This (naturally) first appeared in The Seven Seas, published simultaneously in London and the USA on 30 October 1896: London, Methuen & Co.
New York, D. Appleton & Co.
The Seven Seas was itself collected in the successive editions of Rudyard Kipling’s Inclusive Verse (1918, 1926, 1932) and Definitive Verse (1940): also in the Sussex Edition (vol. xxxv) and the Burwash Edition (vol. xxviii).
Theme and Background
The City of Bombay (we will continue to use that name, rather than the modern Mumbai) was Kipling’s birthplace (30 December 1865), and his childhood was spent in the city, where his father was in charge of the Art School. In the opening pages of Something of Myself, his personal memoir, published posthumously in 1937, he describes how his ayah would take him, and later his sister, Trix, to the fruit market in the morning, and to walk by the sea in the evening. Bombay was in his blood as a child, and later when he returned to India after his stay in Southsea in the ‘House of Desolation’ and his school-days, it was through the port of Bombay that he returned.
For all Anglo-Indians, Bombay was the Gateway to India. Calcutta was the seat of Government, and the other major trading entrepôt in India, but it was primarily through Bombay that India’s trade with Great Britain, Europe and Africa flowed.
Notes on the Text
[Verses 1 and 2]
Each city is proud of its history, amenities, and trading prosperity, and is prepared to maintain its superiority over all others. (P.G. Wodehouse poked fun at such civic pride in the tale “Jeeves and the Hardboiled Egg” and the ‘Boost for Birdsburg’ convention, from My Man Jeeves, Newnes, London, 1919).
[Verses 3, 4 and 5]
Men from each city, when they’re conducting business anywhere else, hold fast to their own city’s reputation, feeling, as they do, lost in any other city. They tend to brag about their own city, sometimes beyond what is reasonable, and they make their very citizenship a guarantee of their word. (“If a Quebec-er says he’ll do something, then you can be sure he’ll do it”.)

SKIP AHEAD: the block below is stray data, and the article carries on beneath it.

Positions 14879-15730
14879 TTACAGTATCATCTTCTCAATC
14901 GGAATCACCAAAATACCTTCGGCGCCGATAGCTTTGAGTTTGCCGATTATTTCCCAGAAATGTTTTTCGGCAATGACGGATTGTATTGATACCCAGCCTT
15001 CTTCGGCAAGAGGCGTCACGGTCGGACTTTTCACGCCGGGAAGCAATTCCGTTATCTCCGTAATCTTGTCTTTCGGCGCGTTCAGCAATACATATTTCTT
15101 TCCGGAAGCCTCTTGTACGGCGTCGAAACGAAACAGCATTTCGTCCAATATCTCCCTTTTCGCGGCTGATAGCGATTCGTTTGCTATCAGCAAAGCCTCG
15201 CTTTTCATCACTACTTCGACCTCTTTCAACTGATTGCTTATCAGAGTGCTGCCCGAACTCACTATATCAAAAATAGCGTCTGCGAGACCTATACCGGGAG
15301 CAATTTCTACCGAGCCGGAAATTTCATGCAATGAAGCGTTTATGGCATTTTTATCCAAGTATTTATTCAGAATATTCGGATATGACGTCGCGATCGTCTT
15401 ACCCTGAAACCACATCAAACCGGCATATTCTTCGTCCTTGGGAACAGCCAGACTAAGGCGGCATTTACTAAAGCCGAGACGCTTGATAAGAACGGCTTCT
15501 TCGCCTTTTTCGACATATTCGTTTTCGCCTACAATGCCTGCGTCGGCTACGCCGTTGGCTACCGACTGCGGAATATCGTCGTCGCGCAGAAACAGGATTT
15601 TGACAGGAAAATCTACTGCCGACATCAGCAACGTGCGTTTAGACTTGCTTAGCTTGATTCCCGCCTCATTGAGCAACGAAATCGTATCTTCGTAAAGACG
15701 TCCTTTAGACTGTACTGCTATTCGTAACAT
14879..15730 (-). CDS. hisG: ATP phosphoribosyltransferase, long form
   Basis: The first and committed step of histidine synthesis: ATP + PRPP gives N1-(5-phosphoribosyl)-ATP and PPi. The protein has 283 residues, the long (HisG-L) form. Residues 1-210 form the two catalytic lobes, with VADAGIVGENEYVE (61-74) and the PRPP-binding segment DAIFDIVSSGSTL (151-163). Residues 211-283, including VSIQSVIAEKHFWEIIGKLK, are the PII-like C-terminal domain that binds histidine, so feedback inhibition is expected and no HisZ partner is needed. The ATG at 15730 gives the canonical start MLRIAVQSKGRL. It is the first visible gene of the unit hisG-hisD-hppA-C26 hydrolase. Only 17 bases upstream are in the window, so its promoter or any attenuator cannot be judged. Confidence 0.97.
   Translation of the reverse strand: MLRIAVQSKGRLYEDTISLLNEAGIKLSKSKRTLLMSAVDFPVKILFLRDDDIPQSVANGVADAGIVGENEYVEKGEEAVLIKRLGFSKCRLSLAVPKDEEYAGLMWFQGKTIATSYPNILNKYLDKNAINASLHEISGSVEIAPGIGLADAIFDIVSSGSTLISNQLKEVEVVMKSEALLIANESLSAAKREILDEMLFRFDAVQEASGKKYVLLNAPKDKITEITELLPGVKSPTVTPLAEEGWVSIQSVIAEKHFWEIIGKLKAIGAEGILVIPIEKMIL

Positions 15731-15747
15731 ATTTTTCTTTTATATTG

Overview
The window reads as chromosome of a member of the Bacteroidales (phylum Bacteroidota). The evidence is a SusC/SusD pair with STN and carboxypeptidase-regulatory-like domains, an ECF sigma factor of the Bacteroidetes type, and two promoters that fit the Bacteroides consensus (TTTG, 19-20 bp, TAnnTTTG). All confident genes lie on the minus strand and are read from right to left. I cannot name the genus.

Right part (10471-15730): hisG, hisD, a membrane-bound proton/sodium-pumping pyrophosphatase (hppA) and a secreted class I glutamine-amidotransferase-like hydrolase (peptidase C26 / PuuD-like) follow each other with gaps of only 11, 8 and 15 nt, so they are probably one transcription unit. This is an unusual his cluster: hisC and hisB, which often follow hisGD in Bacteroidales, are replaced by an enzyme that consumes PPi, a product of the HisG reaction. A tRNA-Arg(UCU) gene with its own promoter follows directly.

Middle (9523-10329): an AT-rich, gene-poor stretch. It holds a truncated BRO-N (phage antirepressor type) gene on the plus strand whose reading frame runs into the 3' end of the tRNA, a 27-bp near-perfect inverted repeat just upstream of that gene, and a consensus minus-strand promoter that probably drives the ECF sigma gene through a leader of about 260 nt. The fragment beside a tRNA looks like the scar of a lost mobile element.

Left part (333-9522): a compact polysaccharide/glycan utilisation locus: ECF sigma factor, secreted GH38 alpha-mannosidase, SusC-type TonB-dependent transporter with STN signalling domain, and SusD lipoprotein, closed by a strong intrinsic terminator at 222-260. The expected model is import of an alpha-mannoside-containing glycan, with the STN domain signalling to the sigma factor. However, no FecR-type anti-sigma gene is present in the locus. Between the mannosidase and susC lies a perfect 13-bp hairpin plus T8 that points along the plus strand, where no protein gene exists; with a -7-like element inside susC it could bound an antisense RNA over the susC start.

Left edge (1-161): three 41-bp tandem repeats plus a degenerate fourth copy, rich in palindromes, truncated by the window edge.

[Verse 3, line 2]
[Verses 6 and 7]
I thank my God that I was born somewhere that counted – my metropolis (in the original sense of Mother City) gives me a sense of pride – a sense of belonging. See Paul (Acts 21,39) ‘I am a man which am a Jew of Tarsus, in Cilicia, a citizen of no mean city … ‘
I have paid no fee, no membership subscription, to be a citizen: I am hers by right of birth, having been born right by the sea where the steamers which ply to and from the ends of the earth load and unload their cargoes.
Daniel Hadas notes: Neither by service nor fee: is feudal vocabulary. I think feudal relief is in Kipling’s mind, and to be contrasted with the following lines on tribute, which he owes after coming into his inheritance, but doesn’t exactly pay. [D.H.]
[Verses 9 and 10]
For her protection, I pay tribute, which she will accept and remit to me: tribute from the profits I have made in my deep-sea wanderings and trading in all lands. I do this, as a sign that I recognise that my privileges as a citizen are held from her, and not from any other source.
[Verse 10, line 1]
And she shall touch and remit/After the manner of kings: Homage (formal recognition of the authority of the British Crown) was paid by the Indian princes by the offer of gold mohurs (an Indian coin) which the Viceroy or his representative merely touched as a sign that he accepted the spirit of the tribute. [Durand]. See “The Head of the District” in (Life’s Handicap) p. 129 line 15).
©Alastair Wilson 2011 All rights reserved